Angela Davis was raised to be a civil rights activist, she became one, and all of her accomplishments are still in play today. Angela Davis was a figurehead of the Civil Rights Movement. She worked hard to get rights for African Americans, recognition for black women, and proper treatment of colored prisoners. Angela was instrumental to removing segregation and to raising the questions of why African Americans were treated like lesser beings. Be like Angela Davis and don’t let anything stop you, as she said, “Walls turned sideways are bridges.”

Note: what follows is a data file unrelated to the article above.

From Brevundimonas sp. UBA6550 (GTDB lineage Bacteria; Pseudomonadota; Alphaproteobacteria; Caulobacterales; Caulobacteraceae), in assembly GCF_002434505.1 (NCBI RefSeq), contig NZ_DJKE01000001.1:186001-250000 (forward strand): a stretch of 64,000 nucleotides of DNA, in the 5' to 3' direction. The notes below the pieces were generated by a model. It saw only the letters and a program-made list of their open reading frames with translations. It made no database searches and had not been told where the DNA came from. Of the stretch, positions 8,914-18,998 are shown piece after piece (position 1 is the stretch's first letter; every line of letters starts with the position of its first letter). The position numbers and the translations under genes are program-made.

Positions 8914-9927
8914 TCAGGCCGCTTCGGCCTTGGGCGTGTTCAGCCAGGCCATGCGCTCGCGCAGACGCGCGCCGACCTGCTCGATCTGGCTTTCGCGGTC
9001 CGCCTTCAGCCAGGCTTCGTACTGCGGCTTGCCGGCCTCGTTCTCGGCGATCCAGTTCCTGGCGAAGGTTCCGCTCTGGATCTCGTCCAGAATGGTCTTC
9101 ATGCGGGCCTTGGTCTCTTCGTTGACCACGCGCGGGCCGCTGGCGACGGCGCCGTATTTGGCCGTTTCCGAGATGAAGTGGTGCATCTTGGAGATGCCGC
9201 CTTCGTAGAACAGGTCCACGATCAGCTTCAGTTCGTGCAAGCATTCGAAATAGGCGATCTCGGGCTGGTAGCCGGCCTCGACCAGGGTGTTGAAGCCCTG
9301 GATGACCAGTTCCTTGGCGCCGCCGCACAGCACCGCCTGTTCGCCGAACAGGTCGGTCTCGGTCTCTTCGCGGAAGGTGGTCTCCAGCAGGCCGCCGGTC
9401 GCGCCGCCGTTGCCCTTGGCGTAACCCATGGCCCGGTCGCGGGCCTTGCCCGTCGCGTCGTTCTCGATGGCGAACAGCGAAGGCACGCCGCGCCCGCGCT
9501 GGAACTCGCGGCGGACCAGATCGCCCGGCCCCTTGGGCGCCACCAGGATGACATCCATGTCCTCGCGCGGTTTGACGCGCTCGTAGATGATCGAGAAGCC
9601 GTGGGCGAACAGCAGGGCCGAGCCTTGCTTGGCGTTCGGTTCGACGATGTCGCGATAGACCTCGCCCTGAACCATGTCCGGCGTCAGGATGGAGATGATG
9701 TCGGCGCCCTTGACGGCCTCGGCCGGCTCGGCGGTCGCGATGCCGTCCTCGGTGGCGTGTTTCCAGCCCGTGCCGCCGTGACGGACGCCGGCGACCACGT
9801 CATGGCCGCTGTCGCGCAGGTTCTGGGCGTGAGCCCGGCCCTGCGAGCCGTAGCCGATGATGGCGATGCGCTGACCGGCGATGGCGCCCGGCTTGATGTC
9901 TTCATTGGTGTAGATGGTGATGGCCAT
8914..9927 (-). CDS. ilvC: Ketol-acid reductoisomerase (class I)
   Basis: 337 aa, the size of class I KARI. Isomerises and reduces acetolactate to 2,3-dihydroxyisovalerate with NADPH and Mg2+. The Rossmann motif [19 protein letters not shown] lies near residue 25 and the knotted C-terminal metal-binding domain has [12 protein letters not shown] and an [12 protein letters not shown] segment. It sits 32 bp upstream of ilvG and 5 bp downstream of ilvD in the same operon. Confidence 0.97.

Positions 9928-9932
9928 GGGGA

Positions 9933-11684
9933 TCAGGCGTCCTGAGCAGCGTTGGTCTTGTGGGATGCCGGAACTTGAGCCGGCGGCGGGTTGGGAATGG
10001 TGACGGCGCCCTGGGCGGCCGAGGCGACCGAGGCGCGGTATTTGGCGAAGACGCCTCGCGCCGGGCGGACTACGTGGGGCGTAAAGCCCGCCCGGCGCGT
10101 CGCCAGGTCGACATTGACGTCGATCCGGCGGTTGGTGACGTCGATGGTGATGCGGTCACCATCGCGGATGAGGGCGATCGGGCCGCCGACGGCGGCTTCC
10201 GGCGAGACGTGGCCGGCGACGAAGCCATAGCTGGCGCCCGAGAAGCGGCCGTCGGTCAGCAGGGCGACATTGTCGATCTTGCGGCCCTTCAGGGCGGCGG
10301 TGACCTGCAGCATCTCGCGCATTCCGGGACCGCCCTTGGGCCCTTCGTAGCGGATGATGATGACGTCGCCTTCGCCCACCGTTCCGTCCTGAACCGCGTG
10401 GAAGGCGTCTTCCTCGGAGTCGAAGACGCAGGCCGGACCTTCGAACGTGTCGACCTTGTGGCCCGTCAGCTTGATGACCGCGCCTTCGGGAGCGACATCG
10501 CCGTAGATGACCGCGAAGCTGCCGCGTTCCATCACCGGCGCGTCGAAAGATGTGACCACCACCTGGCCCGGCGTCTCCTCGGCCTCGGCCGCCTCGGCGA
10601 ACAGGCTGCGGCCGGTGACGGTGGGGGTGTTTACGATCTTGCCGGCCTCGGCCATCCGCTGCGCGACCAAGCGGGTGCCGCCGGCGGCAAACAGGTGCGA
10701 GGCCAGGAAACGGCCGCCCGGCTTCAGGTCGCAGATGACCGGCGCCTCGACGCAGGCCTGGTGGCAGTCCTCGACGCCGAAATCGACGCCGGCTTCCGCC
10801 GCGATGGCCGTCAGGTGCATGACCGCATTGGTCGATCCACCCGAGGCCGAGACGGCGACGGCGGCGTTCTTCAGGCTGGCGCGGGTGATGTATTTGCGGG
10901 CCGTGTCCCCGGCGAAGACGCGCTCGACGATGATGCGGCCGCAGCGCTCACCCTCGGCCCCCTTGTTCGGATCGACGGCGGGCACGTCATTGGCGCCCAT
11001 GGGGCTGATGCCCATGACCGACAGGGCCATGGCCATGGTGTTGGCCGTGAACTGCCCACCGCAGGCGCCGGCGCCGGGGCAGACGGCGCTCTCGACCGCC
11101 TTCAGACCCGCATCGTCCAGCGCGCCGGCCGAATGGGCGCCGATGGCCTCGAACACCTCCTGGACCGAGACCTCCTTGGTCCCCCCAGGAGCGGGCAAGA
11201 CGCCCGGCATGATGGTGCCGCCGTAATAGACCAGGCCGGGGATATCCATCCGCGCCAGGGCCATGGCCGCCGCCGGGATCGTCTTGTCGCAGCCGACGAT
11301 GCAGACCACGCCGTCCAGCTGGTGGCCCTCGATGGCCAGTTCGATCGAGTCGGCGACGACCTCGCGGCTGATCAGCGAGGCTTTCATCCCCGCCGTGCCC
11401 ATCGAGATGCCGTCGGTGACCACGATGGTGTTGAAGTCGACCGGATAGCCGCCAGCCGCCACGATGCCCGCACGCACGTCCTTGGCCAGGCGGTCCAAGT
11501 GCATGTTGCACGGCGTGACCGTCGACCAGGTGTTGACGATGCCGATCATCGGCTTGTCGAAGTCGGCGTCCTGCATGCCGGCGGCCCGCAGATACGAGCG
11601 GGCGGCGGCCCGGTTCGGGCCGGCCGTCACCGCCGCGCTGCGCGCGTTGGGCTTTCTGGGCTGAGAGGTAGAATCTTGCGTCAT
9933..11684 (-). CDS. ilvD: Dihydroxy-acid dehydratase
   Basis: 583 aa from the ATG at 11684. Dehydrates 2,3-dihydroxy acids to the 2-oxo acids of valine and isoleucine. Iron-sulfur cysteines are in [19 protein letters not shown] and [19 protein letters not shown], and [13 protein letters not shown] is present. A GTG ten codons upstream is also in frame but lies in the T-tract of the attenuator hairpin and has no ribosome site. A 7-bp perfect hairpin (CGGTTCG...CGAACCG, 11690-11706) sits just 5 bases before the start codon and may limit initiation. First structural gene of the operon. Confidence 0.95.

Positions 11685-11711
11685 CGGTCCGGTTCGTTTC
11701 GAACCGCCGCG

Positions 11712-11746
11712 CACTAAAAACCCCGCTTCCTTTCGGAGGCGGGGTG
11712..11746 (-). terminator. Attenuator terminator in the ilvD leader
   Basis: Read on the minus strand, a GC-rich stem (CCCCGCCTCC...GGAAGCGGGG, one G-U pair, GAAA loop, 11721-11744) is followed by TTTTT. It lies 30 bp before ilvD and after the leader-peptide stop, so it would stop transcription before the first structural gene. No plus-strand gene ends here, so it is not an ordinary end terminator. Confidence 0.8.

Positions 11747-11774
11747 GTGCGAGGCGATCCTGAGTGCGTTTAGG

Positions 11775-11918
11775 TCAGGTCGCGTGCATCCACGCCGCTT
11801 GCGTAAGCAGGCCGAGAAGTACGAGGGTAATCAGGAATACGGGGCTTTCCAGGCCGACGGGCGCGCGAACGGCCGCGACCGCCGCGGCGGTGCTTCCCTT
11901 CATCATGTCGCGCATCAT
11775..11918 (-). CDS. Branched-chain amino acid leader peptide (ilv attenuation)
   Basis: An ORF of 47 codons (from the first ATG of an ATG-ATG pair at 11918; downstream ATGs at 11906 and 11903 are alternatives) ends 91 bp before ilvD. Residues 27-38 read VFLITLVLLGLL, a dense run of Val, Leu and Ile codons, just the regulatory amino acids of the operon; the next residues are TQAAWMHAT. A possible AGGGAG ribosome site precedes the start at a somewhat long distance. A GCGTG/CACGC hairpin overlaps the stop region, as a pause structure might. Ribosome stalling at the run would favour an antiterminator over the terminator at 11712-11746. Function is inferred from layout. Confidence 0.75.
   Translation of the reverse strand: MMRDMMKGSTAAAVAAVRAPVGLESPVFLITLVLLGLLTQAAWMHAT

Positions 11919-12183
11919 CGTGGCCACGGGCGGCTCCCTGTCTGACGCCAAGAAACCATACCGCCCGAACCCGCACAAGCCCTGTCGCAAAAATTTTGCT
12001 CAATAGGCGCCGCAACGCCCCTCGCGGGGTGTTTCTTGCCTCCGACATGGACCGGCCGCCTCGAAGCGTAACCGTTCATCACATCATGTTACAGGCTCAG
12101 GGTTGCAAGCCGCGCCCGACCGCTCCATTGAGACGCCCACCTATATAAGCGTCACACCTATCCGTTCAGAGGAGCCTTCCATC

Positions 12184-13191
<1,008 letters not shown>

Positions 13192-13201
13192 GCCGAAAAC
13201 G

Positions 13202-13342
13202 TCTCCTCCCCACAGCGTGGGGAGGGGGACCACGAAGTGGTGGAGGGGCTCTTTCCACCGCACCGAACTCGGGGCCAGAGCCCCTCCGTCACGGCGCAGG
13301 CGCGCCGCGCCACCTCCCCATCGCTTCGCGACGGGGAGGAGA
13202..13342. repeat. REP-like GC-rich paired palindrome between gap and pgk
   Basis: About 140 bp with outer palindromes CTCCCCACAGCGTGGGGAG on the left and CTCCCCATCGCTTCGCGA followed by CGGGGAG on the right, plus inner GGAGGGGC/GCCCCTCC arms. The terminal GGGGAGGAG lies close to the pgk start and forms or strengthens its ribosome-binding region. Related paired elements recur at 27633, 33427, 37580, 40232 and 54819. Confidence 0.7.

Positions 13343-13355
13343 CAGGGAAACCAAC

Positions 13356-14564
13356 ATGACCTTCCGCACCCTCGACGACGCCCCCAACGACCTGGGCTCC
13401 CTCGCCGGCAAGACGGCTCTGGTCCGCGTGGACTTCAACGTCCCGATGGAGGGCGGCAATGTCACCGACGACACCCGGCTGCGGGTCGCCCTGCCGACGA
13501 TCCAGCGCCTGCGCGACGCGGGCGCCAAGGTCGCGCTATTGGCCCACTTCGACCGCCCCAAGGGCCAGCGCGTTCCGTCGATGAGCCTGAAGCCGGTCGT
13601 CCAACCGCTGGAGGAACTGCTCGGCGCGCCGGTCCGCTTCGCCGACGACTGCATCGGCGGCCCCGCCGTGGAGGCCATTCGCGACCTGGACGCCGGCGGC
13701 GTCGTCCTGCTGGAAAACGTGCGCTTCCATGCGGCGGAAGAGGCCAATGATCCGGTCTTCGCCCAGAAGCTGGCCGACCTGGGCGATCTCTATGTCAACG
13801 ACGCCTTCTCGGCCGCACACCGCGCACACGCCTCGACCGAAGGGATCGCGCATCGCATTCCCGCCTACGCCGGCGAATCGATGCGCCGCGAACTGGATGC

February was Black History Month, and to mark the occasion, students in Sophia Sopuch’s seventh-grade English class at Grand County Middle School wrote essays about Angela Davis. The Moab Sun News is highlighting their work with an essay from student Maggie Groene. Sopuch said that she was excited to focus on Davis because of her involvement in the civil rights movement. It was a week of many firsts, she said, as her students not only learned about Davis, but also about the KKK, the Black Panthers and the corruption of the justice system. “We’ve redesigned the racial caste system through our current criminal justice system,” Sopuch said. “It’s all people of color … While Angela herself may be a controversial example, there are still thousands wrongfully imprisoned due to the color of their skin.” Sopuch said that Maggie’s essay is thorough and detailed. “My favorite part of her essay is the ending,” she said. “She wraps up a beautiful gift with a bow.”